On April 11 the Croatian Pensioners Party (HSU) will launch the signing of a petition against the recent increase in the price of supplementary health insurance from HRK 70 to 89, and the petition will be signed until April 30, the HSU said at a news conference on Thursday.

All civil society associations, pensioners' associations, political parties, citizens and trade unions will be informed of the drive and asked to join in. Signatures will be signed across the country, in houses, institutions, squares, market places and other locations.

HSU leader Silvano Hrelja said the drive was addressed at 1.6 million people with supplementary health insurance policies who made regular payments and who, he said, were now expected to give an additional HRK 400 million a year to the state.

He said that all calculations showed that the price of supplementary health insurance could remain at HRK 70 if the state met its financial obligations.

"The government should pay the HRK 350 million that was not paid by the previous government last year and the system will be able to function at HRK 70 per policy," said Hrelja whose party was a junior partner in the previous ruling coalition.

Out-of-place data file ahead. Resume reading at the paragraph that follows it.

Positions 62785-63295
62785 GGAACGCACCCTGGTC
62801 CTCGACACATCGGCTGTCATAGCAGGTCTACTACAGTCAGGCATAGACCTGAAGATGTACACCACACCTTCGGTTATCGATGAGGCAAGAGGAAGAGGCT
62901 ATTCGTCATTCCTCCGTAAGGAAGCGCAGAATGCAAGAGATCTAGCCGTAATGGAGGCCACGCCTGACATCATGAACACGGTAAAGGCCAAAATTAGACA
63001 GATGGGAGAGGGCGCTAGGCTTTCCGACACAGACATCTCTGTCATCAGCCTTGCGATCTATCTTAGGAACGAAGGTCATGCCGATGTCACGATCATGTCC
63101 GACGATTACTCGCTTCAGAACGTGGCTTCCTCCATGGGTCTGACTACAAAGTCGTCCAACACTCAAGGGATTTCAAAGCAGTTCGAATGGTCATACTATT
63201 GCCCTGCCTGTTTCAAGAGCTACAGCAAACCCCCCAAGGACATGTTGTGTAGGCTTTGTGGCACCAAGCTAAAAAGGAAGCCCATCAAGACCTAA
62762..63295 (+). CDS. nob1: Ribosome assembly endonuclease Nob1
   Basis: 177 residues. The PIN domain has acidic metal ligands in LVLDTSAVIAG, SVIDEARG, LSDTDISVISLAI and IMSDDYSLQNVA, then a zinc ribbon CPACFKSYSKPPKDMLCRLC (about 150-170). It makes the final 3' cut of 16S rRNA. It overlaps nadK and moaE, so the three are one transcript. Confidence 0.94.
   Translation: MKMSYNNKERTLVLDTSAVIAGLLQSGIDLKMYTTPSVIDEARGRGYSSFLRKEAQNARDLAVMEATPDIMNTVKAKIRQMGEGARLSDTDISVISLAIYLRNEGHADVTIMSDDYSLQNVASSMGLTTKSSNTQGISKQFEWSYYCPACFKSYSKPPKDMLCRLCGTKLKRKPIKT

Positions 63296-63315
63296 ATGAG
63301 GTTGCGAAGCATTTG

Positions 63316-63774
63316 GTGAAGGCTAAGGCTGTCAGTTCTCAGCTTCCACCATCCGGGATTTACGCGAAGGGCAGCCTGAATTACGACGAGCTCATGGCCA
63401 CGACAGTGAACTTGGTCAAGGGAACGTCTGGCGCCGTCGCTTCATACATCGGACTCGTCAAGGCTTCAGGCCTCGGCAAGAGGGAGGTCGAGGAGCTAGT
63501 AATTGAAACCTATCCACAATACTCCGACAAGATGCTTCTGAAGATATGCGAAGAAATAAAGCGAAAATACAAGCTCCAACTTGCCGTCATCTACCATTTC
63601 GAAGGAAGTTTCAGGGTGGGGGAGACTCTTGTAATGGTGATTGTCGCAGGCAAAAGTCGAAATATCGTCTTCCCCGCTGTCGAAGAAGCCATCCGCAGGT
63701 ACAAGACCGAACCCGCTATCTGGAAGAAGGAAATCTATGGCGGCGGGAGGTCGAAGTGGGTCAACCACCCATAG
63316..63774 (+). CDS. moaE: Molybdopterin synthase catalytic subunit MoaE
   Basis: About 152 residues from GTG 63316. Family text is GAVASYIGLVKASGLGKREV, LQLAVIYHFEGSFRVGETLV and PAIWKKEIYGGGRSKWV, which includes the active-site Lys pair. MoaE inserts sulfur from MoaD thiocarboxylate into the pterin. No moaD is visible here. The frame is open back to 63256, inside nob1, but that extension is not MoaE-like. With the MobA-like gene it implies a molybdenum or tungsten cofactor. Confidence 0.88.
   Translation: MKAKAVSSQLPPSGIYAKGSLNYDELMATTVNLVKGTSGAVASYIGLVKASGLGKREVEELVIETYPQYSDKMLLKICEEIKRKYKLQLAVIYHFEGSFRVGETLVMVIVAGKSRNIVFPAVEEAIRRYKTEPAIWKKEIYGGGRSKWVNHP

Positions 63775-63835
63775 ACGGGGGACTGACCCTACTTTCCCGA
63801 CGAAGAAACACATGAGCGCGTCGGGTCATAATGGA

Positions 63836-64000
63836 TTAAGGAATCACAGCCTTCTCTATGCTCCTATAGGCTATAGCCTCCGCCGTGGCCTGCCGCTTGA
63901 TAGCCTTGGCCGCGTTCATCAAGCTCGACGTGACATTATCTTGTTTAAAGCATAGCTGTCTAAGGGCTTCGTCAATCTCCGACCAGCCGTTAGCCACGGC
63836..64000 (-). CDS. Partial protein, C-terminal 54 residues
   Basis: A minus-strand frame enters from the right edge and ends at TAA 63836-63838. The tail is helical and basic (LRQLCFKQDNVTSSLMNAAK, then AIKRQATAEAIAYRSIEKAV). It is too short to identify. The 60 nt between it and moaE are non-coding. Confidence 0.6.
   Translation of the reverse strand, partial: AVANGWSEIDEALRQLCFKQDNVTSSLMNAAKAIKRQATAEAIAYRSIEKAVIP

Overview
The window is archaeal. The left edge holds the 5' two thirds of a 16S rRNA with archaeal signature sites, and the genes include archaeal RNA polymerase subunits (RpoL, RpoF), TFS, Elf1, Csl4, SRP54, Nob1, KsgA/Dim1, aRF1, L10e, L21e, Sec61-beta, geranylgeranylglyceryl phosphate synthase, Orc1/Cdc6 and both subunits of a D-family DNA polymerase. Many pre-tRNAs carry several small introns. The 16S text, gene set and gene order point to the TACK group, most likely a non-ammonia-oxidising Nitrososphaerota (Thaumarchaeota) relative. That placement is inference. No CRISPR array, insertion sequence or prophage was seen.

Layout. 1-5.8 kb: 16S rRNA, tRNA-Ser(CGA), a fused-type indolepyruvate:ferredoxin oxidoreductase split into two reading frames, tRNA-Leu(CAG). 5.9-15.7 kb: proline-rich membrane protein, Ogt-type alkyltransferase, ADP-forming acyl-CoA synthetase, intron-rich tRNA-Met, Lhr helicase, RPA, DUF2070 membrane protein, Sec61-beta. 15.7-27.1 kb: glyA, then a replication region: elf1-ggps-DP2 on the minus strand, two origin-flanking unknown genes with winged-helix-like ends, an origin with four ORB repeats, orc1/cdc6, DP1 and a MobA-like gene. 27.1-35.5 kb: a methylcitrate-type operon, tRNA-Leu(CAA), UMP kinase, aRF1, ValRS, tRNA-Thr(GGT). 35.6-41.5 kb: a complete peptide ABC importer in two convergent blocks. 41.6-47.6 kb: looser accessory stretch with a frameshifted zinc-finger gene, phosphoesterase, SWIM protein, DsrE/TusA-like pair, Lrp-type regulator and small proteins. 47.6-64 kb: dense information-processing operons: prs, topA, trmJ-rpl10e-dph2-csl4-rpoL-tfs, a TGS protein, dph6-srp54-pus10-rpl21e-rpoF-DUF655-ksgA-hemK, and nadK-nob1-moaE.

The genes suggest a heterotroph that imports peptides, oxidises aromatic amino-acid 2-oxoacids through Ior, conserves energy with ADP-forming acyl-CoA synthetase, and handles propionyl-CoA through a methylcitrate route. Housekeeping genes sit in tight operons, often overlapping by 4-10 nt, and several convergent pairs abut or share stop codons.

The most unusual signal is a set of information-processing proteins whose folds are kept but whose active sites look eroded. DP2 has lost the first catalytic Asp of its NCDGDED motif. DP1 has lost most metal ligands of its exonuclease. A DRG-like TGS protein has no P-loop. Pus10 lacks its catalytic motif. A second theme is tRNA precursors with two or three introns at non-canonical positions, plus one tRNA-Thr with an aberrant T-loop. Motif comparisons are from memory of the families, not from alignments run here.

"Citizens have paid for their policies in 98.8% of cases. The state, which is obliged to cover its policy entirely, has paid for it at the rate of HRK 31 and now the government wants to additionally burden citizens and make the entire health system more expensive. I'm afraid that this is aimed at destroying the current solidarity-based system of health care," he said.

If supplementary health insurance were paid both by the state and citizens, HRK 2.2 billion would be collected annually, the HRK 70 supplementary health insurance policy would cover all expenses, and there would remain room for further lowering the price of supplementary health insurance or raising the minimum amount of income that makes a person eligible for free supplementary insurance, said Hrelja.

"If we all paid for supplementary health insurance, there would be more room for raising the minimum amount of income required for a person to be eligible for free supplementary insurance and it would additionally protect the poor, the weak and the elderly," he said.

Private insurance companies that sell supplementary health insurance policies sell such policies at HRK 150 for people above 65, he said, warning that the higher price of supplementary health insurance paid to the Croatian Health Insurance Institute (HZZO) would open a hunt for insurees by private insurance companies.

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